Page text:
What about the relationship of natural history to archaeology/ethnography? Does this reflect attitudes to 19th-century history?

The objects displayed in this museum can show the connections between natural history and archeology as well as ethnography. In many cases, the material objects discovered by archeologists can throw light on plants, animals, or birds that were widespread on a certain territory (Cato 1991, p. 120). Various collections stored at this museum contain objects that are decorated with images of birds, animals, trees, and so forth. Moreover, one should speak about photographs that are showcased in the museum. For instance, they can throw light on flora and fauna in North America, Africa, Asia, or Australia in the nineteenth century. Therefore, this object can be of great interest to people who study natural history. This is one of the details that can be identified.

Overall, the Pitt-Rivers Museum shows that modern historians and archeologists want to examine the history of the nineteenth century by using a variety of primary sources that can enable them to make a more objective evaluation of material culture or social life.

The Ashmolean Museum

Context of the artifacts and how they relate to the history of archaeology

The Ashmolean Museum contains exhibits that represent a variety of historical periods such as Renaissance, Antiquity, or Middle Ages. Overall, this museum represents Antiquarianism which is a significant period in the history of archeology. During this period, archeologists paid more attention to objects that could be distinguished because of their beauty or uniqueness (Miller 2007, p. 259). Among the exhibits, one can distinguish the Alfred Jewel, violins made by Stradivari, or the Abingdon Sword (MacGregor 2001). It should be kept in mind that the Ashmolean Museum was initially founded as a cabinet of curiosities, and it was not related only to archeological studies (Yanni 2005, p. 20). Thus, this organization differs significantly from the Pitt Rivers Museum.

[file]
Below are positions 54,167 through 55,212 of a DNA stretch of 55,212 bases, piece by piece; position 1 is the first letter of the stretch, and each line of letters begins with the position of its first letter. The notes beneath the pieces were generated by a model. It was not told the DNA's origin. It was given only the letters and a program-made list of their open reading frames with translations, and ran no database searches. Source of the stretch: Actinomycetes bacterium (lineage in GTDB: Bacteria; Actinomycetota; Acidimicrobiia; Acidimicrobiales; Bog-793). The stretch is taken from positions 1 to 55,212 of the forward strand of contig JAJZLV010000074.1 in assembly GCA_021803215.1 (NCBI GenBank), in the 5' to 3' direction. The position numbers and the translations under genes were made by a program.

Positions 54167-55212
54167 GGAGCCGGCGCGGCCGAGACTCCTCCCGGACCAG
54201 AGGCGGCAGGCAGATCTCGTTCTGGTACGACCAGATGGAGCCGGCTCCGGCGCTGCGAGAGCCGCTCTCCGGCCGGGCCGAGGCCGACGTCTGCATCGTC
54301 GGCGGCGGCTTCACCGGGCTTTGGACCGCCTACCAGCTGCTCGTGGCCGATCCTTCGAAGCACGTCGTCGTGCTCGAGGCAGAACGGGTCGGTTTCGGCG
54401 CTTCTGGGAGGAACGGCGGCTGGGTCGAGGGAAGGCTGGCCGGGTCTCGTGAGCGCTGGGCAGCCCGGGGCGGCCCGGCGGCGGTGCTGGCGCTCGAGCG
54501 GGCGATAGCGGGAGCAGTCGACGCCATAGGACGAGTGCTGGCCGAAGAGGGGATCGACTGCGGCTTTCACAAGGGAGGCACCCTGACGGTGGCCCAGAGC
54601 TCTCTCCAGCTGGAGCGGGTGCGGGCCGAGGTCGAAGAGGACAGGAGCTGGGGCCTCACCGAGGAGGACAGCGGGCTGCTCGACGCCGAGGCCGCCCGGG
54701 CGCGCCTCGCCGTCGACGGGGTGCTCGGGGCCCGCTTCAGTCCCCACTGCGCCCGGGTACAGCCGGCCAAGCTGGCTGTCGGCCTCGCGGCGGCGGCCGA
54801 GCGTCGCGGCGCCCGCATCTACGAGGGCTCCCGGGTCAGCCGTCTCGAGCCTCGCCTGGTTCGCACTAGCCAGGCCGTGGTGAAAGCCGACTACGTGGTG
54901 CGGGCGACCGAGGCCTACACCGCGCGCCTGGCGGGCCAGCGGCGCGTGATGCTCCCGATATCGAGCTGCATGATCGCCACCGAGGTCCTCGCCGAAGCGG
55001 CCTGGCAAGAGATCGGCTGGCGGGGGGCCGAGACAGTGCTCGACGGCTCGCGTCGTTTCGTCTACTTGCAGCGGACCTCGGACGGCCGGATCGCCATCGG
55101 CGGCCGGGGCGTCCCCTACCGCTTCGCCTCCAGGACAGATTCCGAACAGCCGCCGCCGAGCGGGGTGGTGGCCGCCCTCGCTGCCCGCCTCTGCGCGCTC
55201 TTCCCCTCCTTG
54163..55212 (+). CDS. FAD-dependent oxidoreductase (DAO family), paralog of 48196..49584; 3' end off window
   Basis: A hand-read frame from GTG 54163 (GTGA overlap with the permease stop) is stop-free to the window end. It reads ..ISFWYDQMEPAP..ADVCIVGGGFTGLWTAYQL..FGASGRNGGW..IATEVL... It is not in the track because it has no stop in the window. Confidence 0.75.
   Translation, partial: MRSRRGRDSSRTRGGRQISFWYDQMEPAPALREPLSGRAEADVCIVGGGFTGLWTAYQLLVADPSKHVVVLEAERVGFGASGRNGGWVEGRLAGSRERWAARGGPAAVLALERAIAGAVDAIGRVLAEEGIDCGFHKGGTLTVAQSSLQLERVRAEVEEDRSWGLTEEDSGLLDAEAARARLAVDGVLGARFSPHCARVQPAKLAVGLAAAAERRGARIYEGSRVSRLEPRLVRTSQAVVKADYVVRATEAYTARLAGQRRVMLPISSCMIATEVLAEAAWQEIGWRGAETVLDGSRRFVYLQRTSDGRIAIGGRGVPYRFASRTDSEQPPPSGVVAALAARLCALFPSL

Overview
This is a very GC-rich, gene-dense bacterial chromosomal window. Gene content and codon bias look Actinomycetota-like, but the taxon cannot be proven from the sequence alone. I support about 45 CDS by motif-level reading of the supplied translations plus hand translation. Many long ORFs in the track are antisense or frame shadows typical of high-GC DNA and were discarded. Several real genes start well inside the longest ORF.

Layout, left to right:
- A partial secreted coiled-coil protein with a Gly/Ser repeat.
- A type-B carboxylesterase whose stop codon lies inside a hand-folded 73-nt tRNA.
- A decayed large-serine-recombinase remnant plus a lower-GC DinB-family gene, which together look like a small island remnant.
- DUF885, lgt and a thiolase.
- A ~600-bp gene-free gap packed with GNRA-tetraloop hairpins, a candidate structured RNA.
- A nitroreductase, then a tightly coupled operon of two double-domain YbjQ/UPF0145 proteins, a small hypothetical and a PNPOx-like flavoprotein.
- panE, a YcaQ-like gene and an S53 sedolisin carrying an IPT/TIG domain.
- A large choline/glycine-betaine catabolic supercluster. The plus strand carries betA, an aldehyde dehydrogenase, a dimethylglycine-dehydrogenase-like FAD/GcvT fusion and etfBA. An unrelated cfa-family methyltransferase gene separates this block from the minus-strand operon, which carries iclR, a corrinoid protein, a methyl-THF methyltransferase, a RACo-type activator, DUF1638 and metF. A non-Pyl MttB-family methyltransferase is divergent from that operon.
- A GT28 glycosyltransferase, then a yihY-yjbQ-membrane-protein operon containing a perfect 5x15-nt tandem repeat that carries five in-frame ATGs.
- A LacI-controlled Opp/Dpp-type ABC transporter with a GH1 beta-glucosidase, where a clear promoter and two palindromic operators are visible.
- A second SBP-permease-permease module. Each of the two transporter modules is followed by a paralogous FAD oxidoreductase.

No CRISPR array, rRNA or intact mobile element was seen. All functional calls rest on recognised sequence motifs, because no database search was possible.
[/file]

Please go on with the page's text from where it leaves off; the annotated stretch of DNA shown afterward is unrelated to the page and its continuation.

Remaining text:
Do they say anything about the original motives of the museum?

Overall, the artifacts stored at this museum were collected in order to highlight the power and wealth of the British Empire or the people who represented this state. In the beginning, this museum was supposed to show that the country attained prosperity. Moreover, this state could get access to the best examples of material culture that could be created in the course of history (Hagerman 2013, p. 3). This motive is helpful for explains the way in which material artifacts were selected or displayed.

Think about the use of archaeology in imperialism – Egypt, Britain, etc – how does that relate to the modern world? Think about current debates such as the Parthenon friezes – do museum collections say more about us than about the cultures they came from?

Many states that were regarded as empires often took artifacts discovered on the territories of their colonies or dependent countries. In order to understand this trend, one can look at several exhibits that are now showcased in the Ashmolean Museum. Among them, one can distinguish the Kish tablet which represents the Sumerian civilization (Waddell 2004). Furthermore, many artifacts were imported from Egypt (Jeffreys 2003, p. 173). This is one of the reasons why Egyptology is well-developed in the United Kingdom. To a great extent, such a collection can highlight the values of the people, who established this museum. As it has been said before, they attempted to emphasize their superiority or material prosperity.